* * *
In the golden autumn days of 1930, we started our College careers, hurrying from class to class, driven by the 12 relentless strokes of the Chapel bell between classes. If not in your seat at the last stroke of the bell, the instructor could mark you absent, and there went one of your allotted three cuts per semester. (In our four years I cannot recall a single instance where the drastic tardiness penalty was invoked.)
Our youthfulness in those days was emphasized by the regulation headgear of a freshman, a little green cap of ridiculous proportions, also known as a “dink” or “slimer,” the latter term derived from the description applied to all of us who wore them. Be that as it may, I think most of us wore our “slimers” with pride, and never since have we had a hat so youthful, so becoming.
We had been here only a few weeks when an incident occurred that should have served notice that the Class of ’34 might be expected to do things on a large scale. A College tradition required a bonfire pep rally on the night before the Union football game, and it was the task of the freshmen to provide wood for the bonfire. The event was held in the space between the hockey building and the tennis courts, and I recall thinking at the time that the committee had done a remarkable job collecting wood for the occasion. The blaze at its roaring zenith not only lit up the sky in spectacular style but would have threatened the hockey building had it not been of fireproof construction. I suppose it should have come as no surprise when a few days later our class was called together and a collection taken up to assuage the wrath of a nearby farmer who was claiming the loss of a ramshackle barn on his property. It had been dismantled and hauled away on a truck bearing the logo of a local business owned by our classmate Don Brockway’s father, with Don at the wheel and a merry band of confederates headed by our class president, Harry Harding. It took the combined efforts of Tom Rudd, then the Oneida County district attorney, a friendly justice of the peace and a cash payment of $160 to appease the rural slumlord.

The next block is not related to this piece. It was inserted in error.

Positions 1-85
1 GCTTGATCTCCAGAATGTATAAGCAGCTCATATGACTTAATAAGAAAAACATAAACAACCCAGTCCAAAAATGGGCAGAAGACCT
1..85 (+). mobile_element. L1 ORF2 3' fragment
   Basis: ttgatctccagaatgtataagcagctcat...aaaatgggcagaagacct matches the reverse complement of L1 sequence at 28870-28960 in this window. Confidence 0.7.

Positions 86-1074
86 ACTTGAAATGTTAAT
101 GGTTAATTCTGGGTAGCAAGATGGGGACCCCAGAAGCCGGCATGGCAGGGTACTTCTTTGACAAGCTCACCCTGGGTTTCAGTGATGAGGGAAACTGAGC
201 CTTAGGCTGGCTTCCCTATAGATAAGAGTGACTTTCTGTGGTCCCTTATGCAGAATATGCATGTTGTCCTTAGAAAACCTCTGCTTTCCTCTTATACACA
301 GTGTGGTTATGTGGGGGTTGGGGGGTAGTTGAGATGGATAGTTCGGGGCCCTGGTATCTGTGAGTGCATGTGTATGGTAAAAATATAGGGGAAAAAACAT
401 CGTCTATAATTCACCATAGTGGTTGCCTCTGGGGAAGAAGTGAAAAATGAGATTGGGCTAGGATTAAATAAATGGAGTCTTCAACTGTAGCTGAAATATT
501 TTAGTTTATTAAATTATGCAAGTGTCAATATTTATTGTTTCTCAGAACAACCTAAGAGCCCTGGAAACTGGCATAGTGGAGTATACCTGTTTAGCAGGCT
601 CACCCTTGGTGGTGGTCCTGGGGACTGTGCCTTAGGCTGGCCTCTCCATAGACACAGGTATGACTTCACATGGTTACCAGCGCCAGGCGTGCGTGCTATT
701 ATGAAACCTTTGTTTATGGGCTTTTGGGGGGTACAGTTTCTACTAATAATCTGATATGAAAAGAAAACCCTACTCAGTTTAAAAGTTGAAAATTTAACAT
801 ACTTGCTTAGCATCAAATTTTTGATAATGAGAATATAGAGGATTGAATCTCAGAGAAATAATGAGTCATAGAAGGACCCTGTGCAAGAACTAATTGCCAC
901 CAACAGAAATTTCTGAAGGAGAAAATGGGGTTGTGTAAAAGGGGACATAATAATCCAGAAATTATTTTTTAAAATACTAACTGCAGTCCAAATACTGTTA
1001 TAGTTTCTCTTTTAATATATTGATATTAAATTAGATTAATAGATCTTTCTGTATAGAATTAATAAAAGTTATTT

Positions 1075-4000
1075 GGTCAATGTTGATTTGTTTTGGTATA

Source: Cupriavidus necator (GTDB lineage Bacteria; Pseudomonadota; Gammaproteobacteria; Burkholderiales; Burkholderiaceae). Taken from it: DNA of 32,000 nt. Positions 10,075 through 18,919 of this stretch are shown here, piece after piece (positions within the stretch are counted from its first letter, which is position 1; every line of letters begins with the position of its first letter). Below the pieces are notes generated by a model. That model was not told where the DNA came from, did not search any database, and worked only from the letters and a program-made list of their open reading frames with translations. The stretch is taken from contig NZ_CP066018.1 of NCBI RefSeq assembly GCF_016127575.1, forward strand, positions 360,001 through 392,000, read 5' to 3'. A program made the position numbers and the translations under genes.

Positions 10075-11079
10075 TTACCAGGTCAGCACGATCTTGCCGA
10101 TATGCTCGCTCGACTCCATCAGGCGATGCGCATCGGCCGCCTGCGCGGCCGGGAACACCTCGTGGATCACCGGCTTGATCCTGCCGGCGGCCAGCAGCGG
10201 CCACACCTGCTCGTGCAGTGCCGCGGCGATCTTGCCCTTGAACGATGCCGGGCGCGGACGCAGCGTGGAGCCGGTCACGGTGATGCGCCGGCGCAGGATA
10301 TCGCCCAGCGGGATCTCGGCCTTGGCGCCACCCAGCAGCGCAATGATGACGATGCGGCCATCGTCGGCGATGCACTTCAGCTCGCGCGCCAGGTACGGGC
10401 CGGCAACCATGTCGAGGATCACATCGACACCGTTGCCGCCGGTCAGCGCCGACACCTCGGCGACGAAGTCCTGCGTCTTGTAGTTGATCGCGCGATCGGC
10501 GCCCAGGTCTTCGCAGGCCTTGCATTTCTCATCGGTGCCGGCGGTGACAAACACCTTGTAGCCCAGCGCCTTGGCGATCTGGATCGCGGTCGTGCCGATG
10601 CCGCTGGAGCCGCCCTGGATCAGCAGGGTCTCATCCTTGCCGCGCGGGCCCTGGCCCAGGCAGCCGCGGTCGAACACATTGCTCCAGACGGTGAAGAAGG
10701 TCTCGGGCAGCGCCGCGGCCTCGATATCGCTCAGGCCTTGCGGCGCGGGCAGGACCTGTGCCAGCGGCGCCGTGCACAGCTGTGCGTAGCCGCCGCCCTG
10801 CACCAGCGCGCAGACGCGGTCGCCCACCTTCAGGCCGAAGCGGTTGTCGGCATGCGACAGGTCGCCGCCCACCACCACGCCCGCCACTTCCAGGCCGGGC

In our freshman year, Herbert Hoover was in the White House with two more years to go in his hapless administration. Franklin Delano Roosevelt was in Albany, waiting in the wings until 1932 when he would burst upon the country, and indeed upon the world, with a landslide victory at the polls. We didn’t realize it then, but the nation would never be the same. Over our radios we heard his inaugural address — “The only thing we have to fear is fear itself” — and the next day all of the banks closed, including the Hayes National Bank of Clinton, leaving us even broker than usual. The College authorized the Commons Dining Hall to accept I.O.U’s and Bursar Coughlin began to distribute loans of petty cash for trolley fare to Utica.
Our radios kept us in touch with the outside world; not many of us could afford a daily newspaper. Bing Crosby, Kate Smith and The Mills Brothers sang to us for 15 minutes five nights a week. Paul Tremaine played for us and for luncheon dancers at Young’s Chinese Restaurant and on New York’s Broadway. If we stayed up ’til midnight on Saturday night we could hear the great Coon-Sanders Orchestra from the Black Hawk Restaurant in Chicago. Fred Allen, Charlie McCarthy and Stoopnagle and Bud were making us laugh; and Station WIBX — the Voice of Utica, was learning that it was cheaper to play records than to hire piano players.
The radio was a welcome distraction from reading and study, bridge and bull sessions, and occasional forays into the beer joints of nearby Kirkland and Franklin Springs. On a cold, snowy night in March 1932, our radios crackled with an ominous bulletin from Hopewell, New Jersey: the Lindbergh baby had been kidnapped from his cradle. For the next few days we followed the sad bulletins. It was our first taste of electronically reported tragedies that would shadow our lives from that day forward.
From then on, as historians say, events marched. In March 1933, those of us with a sense of history waited outside the West End Brewery in Utica until midnight when the gates swung open and trucks roared out carrying the first shipment of legal 3.2 beer to a waiting multitude. On Dec. 5, 1933, FDR signed an executive order proclaiming repeal of the Eighteenth Amendment and the Noble Experiment was over.
In these events of national significance occasionally attracted our attention, I think it can be truthfully stated that we were almost totally unaware of what was happening abroad. In 1932 and 1933, Adolf Hitler rose to power but we took little notice. As I recall, only one of us, a pudgy little fellow named Howard B. White, known as “H.B.” to distinguish himself from H.L. White, persisted in warning us of the threat of National Socialism to disrupt our lives. But “H.B.” was a voice crying in the wilderness then, and we regarded him as some kind of a nut. If his shade is present here today, I apologize for all of us.